- D’ voters can apply for inclusion of their names in the updated NRC. Their names will be included only when the appropriate Foreigner Tribunal declares them as non-foreigners. D voters are those whose names were disqualified from the voter’s list as there was considerable doubt about their citizenship.
- Any person without any acceptable proof of residence in India before the freeze date
- Any person who is in D voters list will be excluded if citizenship cannot be proved
- Any person whose case is pending in front of Foreigner Tribunal
- Descendents of the above people
Advantages of NRC
- The Pre-1971 immigrants will finally receive a definite identity and place in Indian society and will avoid further discrimination in the name of being outsiders.
- They will also receive the complete benefits of being Indian in terms of being included in reform policies, voting rights, and governmental policies.
- The NRC will provide an accurate and verifiable number of illegal immigrants. This is important to take ahead of any further debate in this regard and make policies on the fate of these people.
- An updated NRC has the potential to deter any future illegal immigrants from entering India with the belief that they can integrate into society and pass off as Indians.
- The government is taking all possible steps to ensure a procedure which is convenient for the public. Foreign Tribunals in Assam have increased and now, every state is directed to have an FT.
- The Supreme Court and the government have made it clear that no coercive action will be taken against the people, not in the list and sufficient opportunity will be given to them to prove their citizenship
- The people not in the list are responsible for procuring documents to prove citizenship, not the officials. Common people may not only find this difficult but this also a case of the government shifting the blame on citizens.
- The humanitarian concern of making lakhs of people stateless is concerning for a nation like India which is well respected across the world. The EAM even received a letter from the UN asking for an “Elaborate description of the government’s plans” on NRC.
- Political Parties have turned the Insider-outsider debate into a Hindu-Muslim debate for electoral gains. It is to be noted that Bangladeshi Hindus are also a major part of illegal immigrants.
- A significant issue with the NRC is the uncertainty over what happens to those people, not on the list. Neither the government which is undertaking the process nor the judiciary which is overseeing the process has an answer to that.
- The possibility of sending them back to Bangladesh is bleak. Dhaka has never recognised the infiltration officially. It is already dealing with taking in the Rohingya refugees and will not be willing and does not have the capacity to take in more.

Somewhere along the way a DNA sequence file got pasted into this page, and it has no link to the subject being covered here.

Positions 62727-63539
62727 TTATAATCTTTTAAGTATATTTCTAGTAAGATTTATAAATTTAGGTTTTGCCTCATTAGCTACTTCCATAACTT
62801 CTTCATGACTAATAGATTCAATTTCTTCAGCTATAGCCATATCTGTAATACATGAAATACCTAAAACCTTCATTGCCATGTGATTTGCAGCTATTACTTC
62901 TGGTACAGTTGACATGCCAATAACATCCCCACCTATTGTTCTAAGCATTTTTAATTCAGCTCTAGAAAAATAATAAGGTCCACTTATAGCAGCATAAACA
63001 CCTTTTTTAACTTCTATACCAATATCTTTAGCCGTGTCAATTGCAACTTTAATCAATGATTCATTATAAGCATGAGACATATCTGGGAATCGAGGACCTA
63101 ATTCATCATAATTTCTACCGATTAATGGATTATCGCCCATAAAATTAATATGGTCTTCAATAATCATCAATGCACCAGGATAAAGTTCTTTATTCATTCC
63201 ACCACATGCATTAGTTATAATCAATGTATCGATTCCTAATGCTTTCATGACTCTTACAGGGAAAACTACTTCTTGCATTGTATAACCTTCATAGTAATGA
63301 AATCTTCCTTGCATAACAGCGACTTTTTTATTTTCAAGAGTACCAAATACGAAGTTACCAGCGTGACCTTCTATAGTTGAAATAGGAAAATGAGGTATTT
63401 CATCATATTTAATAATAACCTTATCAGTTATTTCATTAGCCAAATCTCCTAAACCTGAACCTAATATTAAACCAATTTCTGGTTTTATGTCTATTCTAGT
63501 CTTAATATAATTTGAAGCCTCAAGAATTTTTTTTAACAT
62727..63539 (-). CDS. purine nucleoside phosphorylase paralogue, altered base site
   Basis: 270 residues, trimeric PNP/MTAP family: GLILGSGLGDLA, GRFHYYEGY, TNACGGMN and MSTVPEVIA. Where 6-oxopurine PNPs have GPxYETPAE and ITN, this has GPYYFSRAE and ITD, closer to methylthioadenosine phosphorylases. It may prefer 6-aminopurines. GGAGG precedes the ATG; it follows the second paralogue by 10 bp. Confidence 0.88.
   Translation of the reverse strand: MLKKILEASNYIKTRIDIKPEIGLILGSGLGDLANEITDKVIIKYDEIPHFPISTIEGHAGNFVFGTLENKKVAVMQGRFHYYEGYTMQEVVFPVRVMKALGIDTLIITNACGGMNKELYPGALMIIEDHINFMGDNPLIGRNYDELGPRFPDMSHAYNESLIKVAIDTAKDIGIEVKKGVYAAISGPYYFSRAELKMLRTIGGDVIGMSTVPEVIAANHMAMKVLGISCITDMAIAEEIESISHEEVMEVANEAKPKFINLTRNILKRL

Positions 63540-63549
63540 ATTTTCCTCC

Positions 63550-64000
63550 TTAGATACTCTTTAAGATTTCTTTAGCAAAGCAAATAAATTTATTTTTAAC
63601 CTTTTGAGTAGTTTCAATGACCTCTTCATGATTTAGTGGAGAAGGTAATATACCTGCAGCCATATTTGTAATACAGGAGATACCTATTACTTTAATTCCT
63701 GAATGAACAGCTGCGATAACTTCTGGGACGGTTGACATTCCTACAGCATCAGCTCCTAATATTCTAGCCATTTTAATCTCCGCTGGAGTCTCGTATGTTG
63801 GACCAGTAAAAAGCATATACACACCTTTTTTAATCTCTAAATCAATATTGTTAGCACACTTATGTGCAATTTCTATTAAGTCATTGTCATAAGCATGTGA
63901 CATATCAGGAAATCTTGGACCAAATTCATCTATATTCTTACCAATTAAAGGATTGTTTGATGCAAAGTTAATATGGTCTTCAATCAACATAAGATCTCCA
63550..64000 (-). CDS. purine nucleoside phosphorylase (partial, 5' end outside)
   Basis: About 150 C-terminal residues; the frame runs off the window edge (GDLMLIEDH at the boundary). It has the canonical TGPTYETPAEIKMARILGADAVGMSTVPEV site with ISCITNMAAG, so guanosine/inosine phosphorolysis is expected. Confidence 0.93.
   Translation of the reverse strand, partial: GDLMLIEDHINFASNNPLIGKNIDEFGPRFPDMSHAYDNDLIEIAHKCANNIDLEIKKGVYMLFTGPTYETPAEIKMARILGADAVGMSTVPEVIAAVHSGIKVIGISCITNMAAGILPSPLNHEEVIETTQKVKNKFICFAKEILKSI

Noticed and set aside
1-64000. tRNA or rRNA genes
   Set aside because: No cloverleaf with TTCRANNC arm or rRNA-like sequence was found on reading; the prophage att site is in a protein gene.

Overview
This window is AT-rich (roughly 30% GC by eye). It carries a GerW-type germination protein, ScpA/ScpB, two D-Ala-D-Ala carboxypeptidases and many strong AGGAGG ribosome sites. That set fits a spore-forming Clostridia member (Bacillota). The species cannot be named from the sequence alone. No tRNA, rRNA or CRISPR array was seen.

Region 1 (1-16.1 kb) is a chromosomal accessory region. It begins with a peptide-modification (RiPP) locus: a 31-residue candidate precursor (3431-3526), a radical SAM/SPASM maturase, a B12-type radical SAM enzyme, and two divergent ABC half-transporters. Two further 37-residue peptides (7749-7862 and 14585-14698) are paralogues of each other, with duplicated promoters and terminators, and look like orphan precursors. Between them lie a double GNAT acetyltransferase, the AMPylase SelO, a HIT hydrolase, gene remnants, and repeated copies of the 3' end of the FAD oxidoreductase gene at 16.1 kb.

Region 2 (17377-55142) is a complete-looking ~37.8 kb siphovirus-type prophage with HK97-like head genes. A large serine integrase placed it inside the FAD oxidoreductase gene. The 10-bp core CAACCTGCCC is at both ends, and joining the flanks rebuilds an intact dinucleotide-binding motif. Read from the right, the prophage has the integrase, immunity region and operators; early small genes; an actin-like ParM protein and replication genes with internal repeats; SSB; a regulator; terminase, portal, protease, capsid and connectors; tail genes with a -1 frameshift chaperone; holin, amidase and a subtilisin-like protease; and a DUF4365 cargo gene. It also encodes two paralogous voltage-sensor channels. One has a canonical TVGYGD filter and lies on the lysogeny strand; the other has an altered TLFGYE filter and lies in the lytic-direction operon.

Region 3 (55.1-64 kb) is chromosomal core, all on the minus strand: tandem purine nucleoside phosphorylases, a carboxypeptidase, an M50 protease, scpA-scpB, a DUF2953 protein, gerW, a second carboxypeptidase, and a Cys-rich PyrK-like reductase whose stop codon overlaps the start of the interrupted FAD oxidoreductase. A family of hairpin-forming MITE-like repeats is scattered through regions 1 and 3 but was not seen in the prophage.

- Keeping lakhs of people in detention camps is unlike for a civilized country like India. Further, the infrastructure and monetary requirement for that is considerable. It also goes against the ideal of “Vasudhaiva Kutumbakam” or the world is one family.
- It is also against the Policy of “Neighbours First” followed by India. Bangladesh and other countries like Nepal must be respected as per this policy. No treaty is signed in this regard and an attempt may harm diplomatic relations.
- The NRC has created a situation of fear and panic in Assam. The uncertainty and apprehension of being stateless are significant. The government’s statements and its actions have had contradicting effects.
- The discrimination faced, especially by the Muslim population of Assam is disturbing. Not only is the bill considered undemocratic, but with its new outsider column in the application, it is clearly a dividing factor, even for legal citizens.
- The fact that NRC may come close to handling the current illegal immigrants but is doing nothing to stop infiltration happening across the border every day is deeply concerning.
Citizenship Amendment Bill and Clause 6
- The Modi government has begun the process of implementing the Citizenship Amendment Bill across the country which has been met with increasing opposition from Assam, including Allies of the ruling party.
- The bill seeks to provide citizenship to illegal Sikhs, Hindus, Parsis, Christians, Buddhists, and Jain Immigrants from Afghanistan, Pakistan and Bangladesh as they are victims of Minority prosecution. It also wishes to reduce the 11 years term required for citizenship by naturalisation to 6 years.
- The bill will act as a shield for the illegal Bengali Hindus in Assam and nullify a major part of NRC. The Assam Gana Parishad, an ally of the BJP has threatened to break ties if the bill is passed. Further, religious discrimination has been called out by all opposition parties.
- To pacify the people of Assam, the union cabinet recently approved a committee to look into the provisions and recommend ways to constitutionalise what is popularly known as Clause 6.
- Clause 6 of the Assam Accord was added to preserve and protect the linguistic, social, cultural, regional identity of Assamese people.
- These developments have further left the destiny of NRC in the air.
The government has plenty of challenges in front of them. From the flaws in the process itself to the difficult decision of what next and the side by side implementation of NRC and the Citizenship Amendment Bill, the future does not look stable. The idea of providing a work permit to these immigrants is doing rounds but its implementation is not going to be easy. The NRC is definitely one of the biggest challenges in front of NDA 2.0 and all eyes are now on the next move of the government.